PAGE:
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Too much trouble


#1

I have just realized something. I am a severe amateur, so I don’t do
jewelry for money. It is just a good way to get out some agression. Bang
on some metal!! But in the past I have tried to do and make everything
myself. I built my own bench, which is great, but I have discovered it is
better and cheaper (at least in terms of time) to just buy some things
made by people who can get good results. Some projects that failed: making
charcoal, wax extruder, etc. What a revelation!! The pros are
saying…what an idiot!!

@Marshall_Jones


#2

Celt It can be a real challenge and a rewarding experience to create your
own tools and supplies. I have built my own vacuum chamber casting unit.
But you are right it can sometimes cost more in terms of time and overall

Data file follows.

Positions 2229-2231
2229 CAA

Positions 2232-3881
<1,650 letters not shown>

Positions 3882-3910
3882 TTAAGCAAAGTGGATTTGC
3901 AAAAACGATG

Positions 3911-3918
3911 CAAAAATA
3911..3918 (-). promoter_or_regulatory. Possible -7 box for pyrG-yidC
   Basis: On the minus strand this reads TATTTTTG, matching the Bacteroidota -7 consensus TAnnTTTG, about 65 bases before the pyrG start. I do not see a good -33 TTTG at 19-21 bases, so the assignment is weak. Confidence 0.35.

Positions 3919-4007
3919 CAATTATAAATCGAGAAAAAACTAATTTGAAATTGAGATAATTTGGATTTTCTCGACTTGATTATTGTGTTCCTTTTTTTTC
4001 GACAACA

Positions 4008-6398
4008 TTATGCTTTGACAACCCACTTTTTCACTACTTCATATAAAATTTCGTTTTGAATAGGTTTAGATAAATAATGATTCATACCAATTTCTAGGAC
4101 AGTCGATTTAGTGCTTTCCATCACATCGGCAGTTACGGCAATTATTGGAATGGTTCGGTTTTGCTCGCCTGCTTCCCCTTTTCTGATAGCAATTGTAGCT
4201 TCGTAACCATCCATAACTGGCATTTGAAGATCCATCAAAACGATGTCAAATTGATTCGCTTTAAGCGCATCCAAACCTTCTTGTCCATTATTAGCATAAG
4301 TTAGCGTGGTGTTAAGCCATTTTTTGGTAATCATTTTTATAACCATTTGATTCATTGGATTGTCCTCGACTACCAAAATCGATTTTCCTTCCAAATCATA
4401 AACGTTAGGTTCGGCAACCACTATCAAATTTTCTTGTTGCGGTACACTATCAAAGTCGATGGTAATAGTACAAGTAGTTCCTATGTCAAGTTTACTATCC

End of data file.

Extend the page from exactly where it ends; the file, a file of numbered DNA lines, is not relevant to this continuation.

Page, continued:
expense to do it yourself. One general rule to remember is ( You either
have time or money ). Time to make it yourself or the money to buy it if
your time is more valuable. Why spend 10 hours to make a $20.00 part when
you can earn much more than that in the same space of time. It is a
judgement call. Then again sometimes it’s just fun to make your own stuff.
RED


#3

I have discovered it is
better and cheaper (at least in terms of time) to just buy some things
made by people who can get good results. Some projects that failed: making
charcoal, wax extruder, etc. What a revelation!! The pros are
saying…what an idiot!!

Far from an idiot. As someone who has made his entire living from making
jewelry (I was once a physics major), I confess- buying (great) tools is
habit forming. Only if they have a purpose, a use, however. My studio mates
benefit from my malady- Mr. Sparky (fusion welder)even has a pet name. It
will be a while however before Mr. Sparky earns his keep, but he gets us
out of lots of jams (titanium posts for metal alergic customers). I have old
favorites- short chain nose lindstrom pliers, #2 cut Grobet 4" barette
files, a planishing hammer- new favorites (bezel block collection) and many
of the tools I bought when I was starting out. My advice- buy the best
tools you can afford, as you find a need for them.

Rick Hamilton
Richard D. Hamilton, Jr
http://www.rick-hamilton.com
@rick_hamilton